Title: Use of polymer-based, controlled-release delivery systems for gonadotropin-releasing hormone agonists (GnRHa) for the optimization of spawning induction methods for cultured fishes, with emphasis on the European sea bass (Dicentrarchus labrax).

Funding Source: Binational Greece-Spain

Budget IMBBC: 12,300€

Start / End Date: 2000 - 2003

Web site URL:

Project Progress: 100%

Principal Investigator:

Constantinos Mylonas

Project Members:

Research Directions:

Reproduction and physiology


In the Mediterranean region, aquaculture has grown steadily over the past decade and today Greece has the highest marine finfish production, while Spain is by far the first in mussel production. Of the more than 90 hatcheries in operation in the Mediterranean as of 1997, 25 were located in Greece, producing an estimated 100 million of fry. The main species in production are the European seabass (Dicentrarchus labrax) and gilthead seabream (Sparus aurata).

The European seabass is a gonochoristic species with group-synchronous ovarian development, which means that it has the potential for spawning more than once during the annual spawning season. However, spawning of this species in commercial hatcheries is inconsistent and unreliable, compared to the gilthead seabream, creating production problems to the hatchery management. First of all, the time of the onset of the spawning season can vary significantly over the years. Secondly, the percentage of broodstock actually spawning can vary. Finally, the number of spawns produced from each female and the total fecundity are currently unknown, as are many of the factors influencing egg quality. To enhance the effectiveness and efficiency of hatchery production of the European seabass, it is necessary to develop methods for controlling final oocyte maturation (FOM) and inducing multiple spawnings in a predictable and reliable way.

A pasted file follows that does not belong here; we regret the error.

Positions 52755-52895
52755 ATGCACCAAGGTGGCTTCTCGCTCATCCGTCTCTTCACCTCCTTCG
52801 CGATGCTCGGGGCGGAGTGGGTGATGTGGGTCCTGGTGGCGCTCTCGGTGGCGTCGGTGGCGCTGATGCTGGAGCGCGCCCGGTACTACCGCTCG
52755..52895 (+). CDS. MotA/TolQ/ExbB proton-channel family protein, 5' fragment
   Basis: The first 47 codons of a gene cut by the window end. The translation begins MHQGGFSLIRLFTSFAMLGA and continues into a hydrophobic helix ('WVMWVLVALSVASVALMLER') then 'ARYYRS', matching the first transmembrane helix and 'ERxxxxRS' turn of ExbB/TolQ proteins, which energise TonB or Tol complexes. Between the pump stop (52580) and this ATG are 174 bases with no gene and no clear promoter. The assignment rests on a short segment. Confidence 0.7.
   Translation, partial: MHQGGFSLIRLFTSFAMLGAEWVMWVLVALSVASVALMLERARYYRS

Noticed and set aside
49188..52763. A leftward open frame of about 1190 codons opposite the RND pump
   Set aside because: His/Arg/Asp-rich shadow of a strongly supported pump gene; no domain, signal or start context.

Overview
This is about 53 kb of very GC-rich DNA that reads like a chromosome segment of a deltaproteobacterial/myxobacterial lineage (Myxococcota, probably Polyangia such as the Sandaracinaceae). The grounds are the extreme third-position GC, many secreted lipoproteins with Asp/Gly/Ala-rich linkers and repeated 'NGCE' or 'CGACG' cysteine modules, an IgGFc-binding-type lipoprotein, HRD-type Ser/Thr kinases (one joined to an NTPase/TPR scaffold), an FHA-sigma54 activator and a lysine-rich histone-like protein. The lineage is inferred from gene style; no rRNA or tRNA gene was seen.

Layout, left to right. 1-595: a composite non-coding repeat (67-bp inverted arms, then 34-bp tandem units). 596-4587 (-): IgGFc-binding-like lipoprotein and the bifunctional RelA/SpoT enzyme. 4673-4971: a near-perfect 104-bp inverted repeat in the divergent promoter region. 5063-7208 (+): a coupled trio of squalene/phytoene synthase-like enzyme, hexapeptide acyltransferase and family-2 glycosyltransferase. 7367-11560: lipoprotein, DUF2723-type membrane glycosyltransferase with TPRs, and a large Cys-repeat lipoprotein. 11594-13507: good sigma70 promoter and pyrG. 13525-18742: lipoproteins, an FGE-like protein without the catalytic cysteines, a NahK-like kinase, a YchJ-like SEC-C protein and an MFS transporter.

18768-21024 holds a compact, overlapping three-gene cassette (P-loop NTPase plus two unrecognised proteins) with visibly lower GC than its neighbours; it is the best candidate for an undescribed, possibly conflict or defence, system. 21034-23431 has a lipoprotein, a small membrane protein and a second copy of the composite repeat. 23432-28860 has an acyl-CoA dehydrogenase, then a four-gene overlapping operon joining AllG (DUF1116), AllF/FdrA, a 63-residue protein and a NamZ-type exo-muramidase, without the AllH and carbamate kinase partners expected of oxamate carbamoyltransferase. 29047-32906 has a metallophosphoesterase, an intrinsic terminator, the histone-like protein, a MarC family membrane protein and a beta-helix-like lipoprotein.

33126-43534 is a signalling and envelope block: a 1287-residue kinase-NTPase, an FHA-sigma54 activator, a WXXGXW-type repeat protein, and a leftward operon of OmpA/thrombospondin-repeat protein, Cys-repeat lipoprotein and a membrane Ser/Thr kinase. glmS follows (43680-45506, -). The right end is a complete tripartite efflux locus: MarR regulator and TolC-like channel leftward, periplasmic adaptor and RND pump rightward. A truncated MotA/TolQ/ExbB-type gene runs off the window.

The objective of the current research was to develop a hormonally-based method for the control of final oocyte maturation (FOM), ovulation and spawning in cultured European seabass. This method will enhance the production efficiency of population spawning, as is the situation in commercial hatcheries, and it will enable for the first time the tank spawning of single females in small tanks, as is required for the development of a genetic selection program. The research, which was be carried out both in the IMBC, Greece and IATS, Spain involved (a) development of two different types of sustained-release GnRHa-delivery systems, (b) determination of the most effective hormonal treatment for the induction of multiple spawnings in group- and paired-breedings in small tanks, and (c) evaluation of the effects of the hormonal treatment on spawning frequency, fecundity, fertility, hatching, and larval development and survival. At the end of the study, we have optimized a hormonally-based protocol for the reliable induction of FOM, ovulation and multiple spawnings of European seabass, either in group- or paired breedings, producing eggs of good quality and viability. The development of such method has enhanced the hatchery production of European seabass, but also enabled the establishment of genetic selection programs, which will be based on the tank spawning of individual broodstock.